We're now 3 years into celebrating 50 years of the Beatles' recording career. In truth, for many Beatles fans, the celebration began in 2009 when the newly remixed and remastered editions of the catalog were released. And here we are today, looking back at 50 years of one the most notable rock albums ever released.
What makes Revolver special? For starters, it was released just weeks before they stopped touring permanently. That means they never performed any of the songs on Revolver for a live audience. These tracks were written with the sophistication of the recording studio in mind.
Second, it puts George's songwriting front and center. "I Want to Tell You" and "Love You To" are two of his strongest efforts up to this point in his career. And of course, his interest in Indian music was becoming more and more apparent. Try and find a song like "Love You To" on any Western pop album before this. You won't, I promise.
Thirdly and most significantly, Revolver sits at the crossroads of the "mop top" Beatles who shook their heads and made girls scream, and the psychedelic Beatles who would release Sgt. Pepper's Lonely Hearts Club Band just a year after this. You can actually hear their transition into psychedelia happen on this album. To really hear the shift, you'll want to listen to Rubber Soul and then Revolver back to back. But even a listen to Revolver on its own will get you there. "Taxman" and "Eleanor Rigby" start off normal enough. "I'm Only Sleeping" features a backwards guitar solo that signals some changes. And by the time you get to "Tomorrow Never Knows", you've completely forgotten that this is the same album that gave us "Yellow Submarine" and "Here, There and Everywhere".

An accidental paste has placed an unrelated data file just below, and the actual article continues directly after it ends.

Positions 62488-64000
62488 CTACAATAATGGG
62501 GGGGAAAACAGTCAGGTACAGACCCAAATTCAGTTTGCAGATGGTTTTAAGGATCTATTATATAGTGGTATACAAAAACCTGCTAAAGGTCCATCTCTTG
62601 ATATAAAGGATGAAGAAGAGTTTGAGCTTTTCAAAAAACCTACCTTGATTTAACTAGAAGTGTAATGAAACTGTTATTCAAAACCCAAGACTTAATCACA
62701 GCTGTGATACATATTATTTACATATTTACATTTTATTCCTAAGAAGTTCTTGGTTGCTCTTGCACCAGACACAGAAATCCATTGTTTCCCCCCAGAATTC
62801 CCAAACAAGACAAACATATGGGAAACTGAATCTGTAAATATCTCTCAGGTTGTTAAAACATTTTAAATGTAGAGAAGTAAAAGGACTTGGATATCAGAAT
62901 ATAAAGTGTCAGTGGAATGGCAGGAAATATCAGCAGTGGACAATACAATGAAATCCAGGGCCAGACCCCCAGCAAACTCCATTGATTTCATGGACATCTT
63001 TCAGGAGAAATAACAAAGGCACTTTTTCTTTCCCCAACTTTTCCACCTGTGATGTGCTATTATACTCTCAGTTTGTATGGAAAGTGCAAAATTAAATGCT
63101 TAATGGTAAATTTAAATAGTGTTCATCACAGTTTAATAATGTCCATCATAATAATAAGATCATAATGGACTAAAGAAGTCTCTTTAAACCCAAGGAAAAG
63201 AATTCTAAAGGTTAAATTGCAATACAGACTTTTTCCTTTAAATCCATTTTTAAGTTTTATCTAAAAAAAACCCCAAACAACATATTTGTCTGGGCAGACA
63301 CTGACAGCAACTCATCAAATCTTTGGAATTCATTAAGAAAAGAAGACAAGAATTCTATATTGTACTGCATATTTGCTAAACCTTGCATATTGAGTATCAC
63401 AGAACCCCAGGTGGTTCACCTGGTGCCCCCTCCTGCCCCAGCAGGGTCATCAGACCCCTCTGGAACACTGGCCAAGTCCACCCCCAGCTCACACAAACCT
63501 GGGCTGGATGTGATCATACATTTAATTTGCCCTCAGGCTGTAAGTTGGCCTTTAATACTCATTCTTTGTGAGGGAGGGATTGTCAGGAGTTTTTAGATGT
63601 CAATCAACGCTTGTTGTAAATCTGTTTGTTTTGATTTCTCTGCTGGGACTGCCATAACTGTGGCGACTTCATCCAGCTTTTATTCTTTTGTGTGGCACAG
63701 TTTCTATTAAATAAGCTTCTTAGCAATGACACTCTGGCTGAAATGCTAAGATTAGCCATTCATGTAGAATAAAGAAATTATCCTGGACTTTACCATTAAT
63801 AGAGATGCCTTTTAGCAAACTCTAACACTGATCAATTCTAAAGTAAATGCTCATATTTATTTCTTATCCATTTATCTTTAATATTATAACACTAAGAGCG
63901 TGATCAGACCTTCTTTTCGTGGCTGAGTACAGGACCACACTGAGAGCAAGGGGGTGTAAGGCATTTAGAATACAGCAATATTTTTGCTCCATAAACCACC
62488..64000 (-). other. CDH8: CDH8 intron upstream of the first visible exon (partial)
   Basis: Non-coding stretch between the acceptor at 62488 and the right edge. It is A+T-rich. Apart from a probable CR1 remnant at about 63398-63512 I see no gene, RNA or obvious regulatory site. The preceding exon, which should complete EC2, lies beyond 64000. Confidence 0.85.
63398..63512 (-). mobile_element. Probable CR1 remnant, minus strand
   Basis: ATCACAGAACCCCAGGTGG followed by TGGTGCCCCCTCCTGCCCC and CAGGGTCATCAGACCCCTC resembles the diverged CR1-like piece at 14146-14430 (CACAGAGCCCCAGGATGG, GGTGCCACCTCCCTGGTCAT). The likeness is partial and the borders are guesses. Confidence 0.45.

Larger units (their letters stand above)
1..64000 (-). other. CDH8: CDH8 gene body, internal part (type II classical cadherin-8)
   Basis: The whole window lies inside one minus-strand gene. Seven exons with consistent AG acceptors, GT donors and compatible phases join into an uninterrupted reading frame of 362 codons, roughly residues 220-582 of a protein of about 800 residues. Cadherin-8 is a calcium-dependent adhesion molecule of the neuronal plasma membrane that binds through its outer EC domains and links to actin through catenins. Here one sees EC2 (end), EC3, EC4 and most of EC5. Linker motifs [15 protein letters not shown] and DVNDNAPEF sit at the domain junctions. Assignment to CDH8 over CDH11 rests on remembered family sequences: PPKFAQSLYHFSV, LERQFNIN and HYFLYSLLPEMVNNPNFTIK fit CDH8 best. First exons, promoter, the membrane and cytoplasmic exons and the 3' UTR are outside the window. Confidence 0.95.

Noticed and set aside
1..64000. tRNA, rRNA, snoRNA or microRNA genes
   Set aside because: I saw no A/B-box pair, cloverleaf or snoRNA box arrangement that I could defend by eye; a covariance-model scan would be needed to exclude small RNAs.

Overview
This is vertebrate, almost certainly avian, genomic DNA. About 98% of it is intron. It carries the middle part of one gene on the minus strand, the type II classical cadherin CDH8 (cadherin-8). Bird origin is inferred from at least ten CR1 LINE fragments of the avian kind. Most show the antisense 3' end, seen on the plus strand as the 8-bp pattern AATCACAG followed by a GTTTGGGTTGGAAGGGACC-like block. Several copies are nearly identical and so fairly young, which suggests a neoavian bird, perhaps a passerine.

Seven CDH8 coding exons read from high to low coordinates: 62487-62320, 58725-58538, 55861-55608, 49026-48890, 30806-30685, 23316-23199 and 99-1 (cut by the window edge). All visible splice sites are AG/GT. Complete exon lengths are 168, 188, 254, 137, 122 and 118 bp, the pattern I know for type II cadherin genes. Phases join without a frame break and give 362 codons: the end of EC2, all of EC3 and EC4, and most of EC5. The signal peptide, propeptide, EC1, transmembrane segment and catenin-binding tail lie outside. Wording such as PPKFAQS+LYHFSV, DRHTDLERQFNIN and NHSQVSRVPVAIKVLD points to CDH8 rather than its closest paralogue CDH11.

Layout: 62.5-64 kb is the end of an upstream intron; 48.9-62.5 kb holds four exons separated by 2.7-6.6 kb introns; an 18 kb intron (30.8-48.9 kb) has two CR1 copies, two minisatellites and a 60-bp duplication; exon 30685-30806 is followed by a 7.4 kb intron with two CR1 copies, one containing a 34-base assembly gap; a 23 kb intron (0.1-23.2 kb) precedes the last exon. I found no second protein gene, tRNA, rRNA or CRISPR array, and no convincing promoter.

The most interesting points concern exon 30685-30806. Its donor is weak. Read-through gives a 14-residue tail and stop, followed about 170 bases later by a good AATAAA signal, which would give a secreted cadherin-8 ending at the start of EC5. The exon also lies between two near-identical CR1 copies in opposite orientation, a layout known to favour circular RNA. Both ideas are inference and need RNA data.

This clip sums up the album in the Beatles' own words.